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"There is no statement that Jesse makes today that can be trusted.”
June 26, 2013 3:06 PM   Subscribe

Jesse Friedman, one of the subjects of the documentary "Capturing the Friedmans", is in fact a "psychopathic deviant" who molested 17 children in his parents' Long Island home. This, according to a the three-year review that "has only increased confidence in the integrity of Jesse Friedman’s guilty plea and adjudication as a sex offender," Nassau County District Attorney Kathleen Rice said in her 168-page report. The exhaustive report also took aim at the makers of "Capturing the Friedmans," director Andrew Jarecki and producer Marc Smerling. It accused them of using misleading, out-of-context snippets of interviews to further their campaign to exonerate Friedman, 44. Of course, Friedman, his wife, and Jarecki all maintain that Friedman is in fact innocent. [pdf] Previously.
posted by (Arsenio) Hall and (Warren) Oates (114 comments total) 35 users marked this as a favorite

 
I think I speak for everyone when I say spoiler alert! But seriously this is terrible.
posted by 2bucksplus at 3:22 PM on June 26, 2013


Boy oh boy do I need Janet Malcolm to write a book about this.
posted by escabeche at 3:26 PM on June 26, 2013 [8 favorites]


The fact that the documentary aimed at proving his innocence actually aided to proving him guilty is such wonderfully ironic comeuppance that I want to whip up a 'shop of Alanis and Nelson Muntz doing a "HA ha!" in tandem.

Unfortunately, I have to go help my dad move a couch, so instead I'll say "Good, fuck this creep."
posted by Uther Bentrazor at 3:26 PM on June 26, 2013 [12 favorites]


The report itself
posted by Foci for Analysis at 3:26 PM on June 26, 2013 [6 favorites]


This documentary was fascinating in the respect that it began as a day-in-the-life piece on David Friedman's party clown business and ditched that premise once the family's story was learned. It made absolutely zero sense that David, who ran a successful kid-centric business, would even bring this up to a documentarian. The "p-word" alone is toxic to a business like that.
posted by dr_dank at 3:26 PM on June 26, 2013 [4 favorites]


It's been a while since I've seen the movie, and while it started out seeming a lot like "Witch Hunt" and other films which sought to exhonorate people whose lives had been ruined by ridiculous accusations, by the time it was over, "innocent" was definitely not my overwhelming impression of Jesse.
posted by ShutterBun at 3:46 PM on June 26, 2013 [11 favorites]


I think I speak for everyone when I say spoiler alert!

Except that this isn't the finding of the film. Fuck it - watch it for yourself and make up your own minds.
posted by item at 3:47 PM on June 26, 2013


i own the documentary - got it when all those dvd resell companies were getting rid of bins of movies for $1 or $2. i was never able to finish it. i'd get half way through and just have to stop. it was super compelling but i always got the sense that it had a bias towards the accused. i guess that's an understatement.
posted by nadawi at 3:47 PM on June 26, 2013


No no no no no!

Before everyone throws up their hands and says "Oh well, guess he was guilty after all" I urge you to read the "key findings" of the report. This is nothing but a biased confirmation of the original highly problematic witness accounts. The majority of the issues raised by the documentary still stands.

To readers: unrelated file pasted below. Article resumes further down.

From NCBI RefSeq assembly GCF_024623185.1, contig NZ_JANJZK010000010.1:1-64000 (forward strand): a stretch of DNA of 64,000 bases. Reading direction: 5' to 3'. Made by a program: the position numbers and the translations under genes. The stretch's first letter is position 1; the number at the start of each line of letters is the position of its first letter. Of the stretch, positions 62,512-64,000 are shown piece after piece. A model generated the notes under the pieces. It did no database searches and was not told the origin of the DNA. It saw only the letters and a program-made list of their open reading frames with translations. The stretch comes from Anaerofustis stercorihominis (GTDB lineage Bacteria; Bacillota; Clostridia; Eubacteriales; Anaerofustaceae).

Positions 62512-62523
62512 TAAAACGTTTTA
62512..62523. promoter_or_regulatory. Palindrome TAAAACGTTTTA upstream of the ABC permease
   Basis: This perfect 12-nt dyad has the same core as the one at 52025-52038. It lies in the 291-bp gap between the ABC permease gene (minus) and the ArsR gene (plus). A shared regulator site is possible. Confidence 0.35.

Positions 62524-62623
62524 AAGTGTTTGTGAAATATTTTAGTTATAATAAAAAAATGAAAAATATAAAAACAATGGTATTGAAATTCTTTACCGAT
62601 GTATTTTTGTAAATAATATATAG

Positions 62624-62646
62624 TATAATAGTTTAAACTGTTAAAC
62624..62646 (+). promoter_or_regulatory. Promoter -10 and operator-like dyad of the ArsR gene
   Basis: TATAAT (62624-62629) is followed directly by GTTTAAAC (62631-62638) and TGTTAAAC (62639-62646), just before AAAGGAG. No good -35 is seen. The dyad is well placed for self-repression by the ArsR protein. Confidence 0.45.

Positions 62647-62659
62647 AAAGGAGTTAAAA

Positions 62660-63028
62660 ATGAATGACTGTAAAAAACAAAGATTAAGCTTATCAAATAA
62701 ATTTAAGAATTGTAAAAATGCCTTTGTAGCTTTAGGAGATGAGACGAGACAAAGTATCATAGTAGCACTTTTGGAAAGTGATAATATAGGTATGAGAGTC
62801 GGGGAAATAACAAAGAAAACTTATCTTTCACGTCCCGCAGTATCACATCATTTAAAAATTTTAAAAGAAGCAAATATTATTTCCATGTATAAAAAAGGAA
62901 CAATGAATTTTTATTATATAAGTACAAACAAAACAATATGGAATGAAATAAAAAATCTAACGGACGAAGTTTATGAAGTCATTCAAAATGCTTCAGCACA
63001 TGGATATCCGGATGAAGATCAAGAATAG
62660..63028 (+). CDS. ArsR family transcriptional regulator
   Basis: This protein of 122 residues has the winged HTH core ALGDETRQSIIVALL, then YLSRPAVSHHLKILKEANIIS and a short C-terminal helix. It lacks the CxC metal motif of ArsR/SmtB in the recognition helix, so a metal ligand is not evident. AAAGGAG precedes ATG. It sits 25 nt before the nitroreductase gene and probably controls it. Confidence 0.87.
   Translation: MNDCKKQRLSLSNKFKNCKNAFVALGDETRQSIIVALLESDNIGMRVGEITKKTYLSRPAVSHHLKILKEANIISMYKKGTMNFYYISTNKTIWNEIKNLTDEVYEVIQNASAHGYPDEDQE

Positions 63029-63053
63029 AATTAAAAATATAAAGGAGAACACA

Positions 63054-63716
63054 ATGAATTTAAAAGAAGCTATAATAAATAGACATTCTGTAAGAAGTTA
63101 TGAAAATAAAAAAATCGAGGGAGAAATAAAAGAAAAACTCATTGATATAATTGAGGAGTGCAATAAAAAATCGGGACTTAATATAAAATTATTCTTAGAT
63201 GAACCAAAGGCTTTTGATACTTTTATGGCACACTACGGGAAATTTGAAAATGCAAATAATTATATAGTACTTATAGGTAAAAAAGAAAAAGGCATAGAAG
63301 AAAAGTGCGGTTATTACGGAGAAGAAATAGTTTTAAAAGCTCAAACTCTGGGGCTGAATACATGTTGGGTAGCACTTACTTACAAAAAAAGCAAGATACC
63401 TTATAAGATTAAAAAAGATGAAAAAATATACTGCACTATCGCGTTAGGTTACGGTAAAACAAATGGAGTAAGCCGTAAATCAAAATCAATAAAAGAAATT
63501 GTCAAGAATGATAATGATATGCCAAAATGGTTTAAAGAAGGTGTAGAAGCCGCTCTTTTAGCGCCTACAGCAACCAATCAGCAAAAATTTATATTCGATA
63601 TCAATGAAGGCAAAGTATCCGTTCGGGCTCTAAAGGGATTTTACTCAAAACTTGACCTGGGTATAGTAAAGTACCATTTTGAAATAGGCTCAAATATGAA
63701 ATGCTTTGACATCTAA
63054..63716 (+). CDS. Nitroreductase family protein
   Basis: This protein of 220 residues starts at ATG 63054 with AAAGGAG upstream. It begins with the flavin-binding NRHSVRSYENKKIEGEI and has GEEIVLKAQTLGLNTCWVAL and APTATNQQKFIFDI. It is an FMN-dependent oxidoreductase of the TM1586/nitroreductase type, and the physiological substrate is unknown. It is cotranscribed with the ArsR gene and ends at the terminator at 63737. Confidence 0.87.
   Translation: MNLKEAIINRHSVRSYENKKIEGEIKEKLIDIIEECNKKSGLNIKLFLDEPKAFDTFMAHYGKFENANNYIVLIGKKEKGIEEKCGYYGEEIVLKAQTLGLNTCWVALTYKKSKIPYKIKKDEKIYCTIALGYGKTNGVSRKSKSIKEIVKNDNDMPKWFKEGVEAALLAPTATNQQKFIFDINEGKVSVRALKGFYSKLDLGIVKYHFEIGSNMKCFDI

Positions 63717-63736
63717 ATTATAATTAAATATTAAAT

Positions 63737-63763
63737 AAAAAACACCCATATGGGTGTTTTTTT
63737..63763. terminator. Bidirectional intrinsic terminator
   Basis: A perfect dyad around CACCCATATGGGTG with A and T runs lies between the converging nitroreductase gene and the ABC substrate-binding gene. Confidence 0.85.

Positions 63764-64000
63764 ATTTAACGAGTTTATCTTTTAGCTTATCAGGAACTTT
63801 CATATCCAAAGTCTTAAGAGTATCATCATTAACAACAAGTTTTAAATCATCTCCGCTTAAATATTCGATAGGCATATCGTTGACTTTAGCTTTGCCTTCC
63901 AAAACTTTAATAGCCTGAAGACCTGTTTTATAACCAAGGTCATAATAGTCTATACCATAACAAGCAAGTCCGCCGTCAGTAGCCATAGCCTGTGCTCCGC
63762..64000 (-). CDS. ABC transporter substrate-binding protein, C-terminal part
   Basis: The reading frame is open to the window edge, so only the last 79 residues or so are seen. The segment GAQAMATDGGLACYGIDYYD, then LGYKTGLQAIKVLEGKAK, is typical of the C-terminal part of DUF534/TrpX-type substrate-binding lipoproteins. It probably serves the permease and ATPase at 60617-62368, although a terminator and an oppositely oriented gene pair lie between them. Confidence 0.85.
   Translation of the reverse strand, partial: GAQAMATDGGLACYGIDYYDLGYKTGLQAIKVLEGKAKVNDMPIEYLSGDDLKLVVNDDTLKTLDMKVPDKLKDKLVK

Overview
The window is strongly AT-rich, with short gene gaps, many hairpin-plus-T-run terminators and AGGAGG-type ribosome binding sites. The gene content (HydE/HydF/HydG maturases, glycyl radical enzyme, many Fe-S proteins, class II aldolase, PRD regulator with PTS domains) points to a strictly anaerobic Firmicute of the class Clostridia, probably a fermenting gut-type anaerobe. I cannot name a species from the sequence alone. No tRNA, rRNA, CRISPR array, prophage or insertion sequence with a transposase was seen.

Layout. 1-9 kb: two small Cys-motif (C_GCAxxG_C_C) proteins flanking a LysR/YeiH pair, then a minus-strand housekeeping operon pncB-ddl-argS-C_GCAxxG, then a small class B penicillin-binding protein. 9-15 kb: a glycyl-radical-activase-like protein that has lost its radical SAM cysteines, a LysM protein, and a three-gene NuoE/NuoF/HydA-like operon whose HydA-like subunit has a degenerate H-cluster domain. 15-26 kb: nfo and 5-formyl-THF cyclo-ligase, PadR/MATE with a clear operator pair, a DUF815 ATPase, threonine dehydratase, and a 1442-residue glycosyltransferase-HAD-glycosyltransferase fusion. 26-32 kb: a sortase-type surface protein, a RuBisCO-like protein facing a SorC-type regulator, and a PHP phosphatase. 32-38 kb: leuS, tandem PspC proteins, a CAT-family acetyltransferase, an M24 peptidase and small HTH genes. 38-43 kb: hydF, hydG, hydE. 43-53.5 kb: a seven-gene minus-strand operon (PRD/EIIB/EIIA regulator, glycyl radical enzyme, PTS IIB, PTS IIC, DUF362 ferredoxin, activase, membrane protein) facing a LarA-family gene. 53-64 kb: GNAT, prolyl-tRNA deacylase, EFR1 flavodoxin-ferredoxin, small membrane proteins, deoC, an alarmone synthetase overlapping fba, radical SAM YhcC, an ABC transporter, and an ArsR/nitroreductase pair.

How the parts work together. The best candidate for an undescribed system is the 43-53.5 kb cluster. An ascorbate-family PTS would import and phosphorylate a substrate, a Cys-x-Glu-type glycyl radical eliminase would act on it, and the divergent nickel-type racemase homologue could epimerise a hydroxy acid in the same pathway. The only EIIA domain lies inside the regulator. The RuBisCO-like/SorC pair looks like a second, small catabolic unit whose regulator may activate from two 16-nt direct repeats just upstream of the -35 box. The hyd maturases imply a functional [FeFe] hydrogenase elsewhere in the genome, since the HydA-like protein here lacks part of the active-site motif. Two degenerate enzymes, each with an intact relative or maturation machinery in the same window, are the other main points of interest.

posted by smithsmith at 3:50 PM on June 26, 2013 [12 favorites]


item: “Except that this isn't the finding of the film. Fuck it - watch it for yourself and make up your own minds.”

I have not seen this yet – I am hoping to check it out tonight, honestly. But it should be noted that this isn't about the film's finding. From all accounts, and from the report itself, the film didn't fail by drawing the wrong conclusion; the report claims that the film left a whole bunch of important stuff out and neglected to mention them at all.

So, uh – it seems like "watching it for ourselves and making up our own minds" would be a mistake. Documentaries rarely show the whole truth. This one seems to follow that rule. I'm going to watch the documentary myself and check it out, but I'm also going to read the report.
posted by koeselitz at 3:54 PM on June 26, 2013 [4 favorites]




I'm as Long Island as thet come - my mom's family predates the war, both of my grandfathers were grumman employees, including my maternal grandfather from the day he was 18 until he was 58. I'll defend it to the end.

The Nassau County DA and Police Department have been two of the most wretched piles of shit imaginable going back 40 years.

I mean I'll just point you to two little bits of insanity from this year:
Drunk Driving Off-Duty Cop Shoots Cab Driver 2x Over Argument, Cab Driver Arrested for Resisting Arrest. Covered Up by Suffolk and Nassau PD. Turns out Cops Story is total Fabrication. Cops Keep their job, most avoid any sanction.

and
Unarmed College Student Shot in Her Own Apartment by Police Responding to Home Invasion Alarm. Union Defends Officer

So yeah - they could say water is wet when it comes to investigating their own actions and I still want to see for myself.
posted by JPD at 4:02 PM on June 26, 2013 [17 favorites]


I certainly got the impression from the documentary that the whole family was being railroaded with obviously outrageous allegations. Accusations that they had molested 80+ children.

It seemed in the documentary that it was simply a witch hunt and they would have been exonerated except for the fact that the father had written some letters confessing he was attracted to children.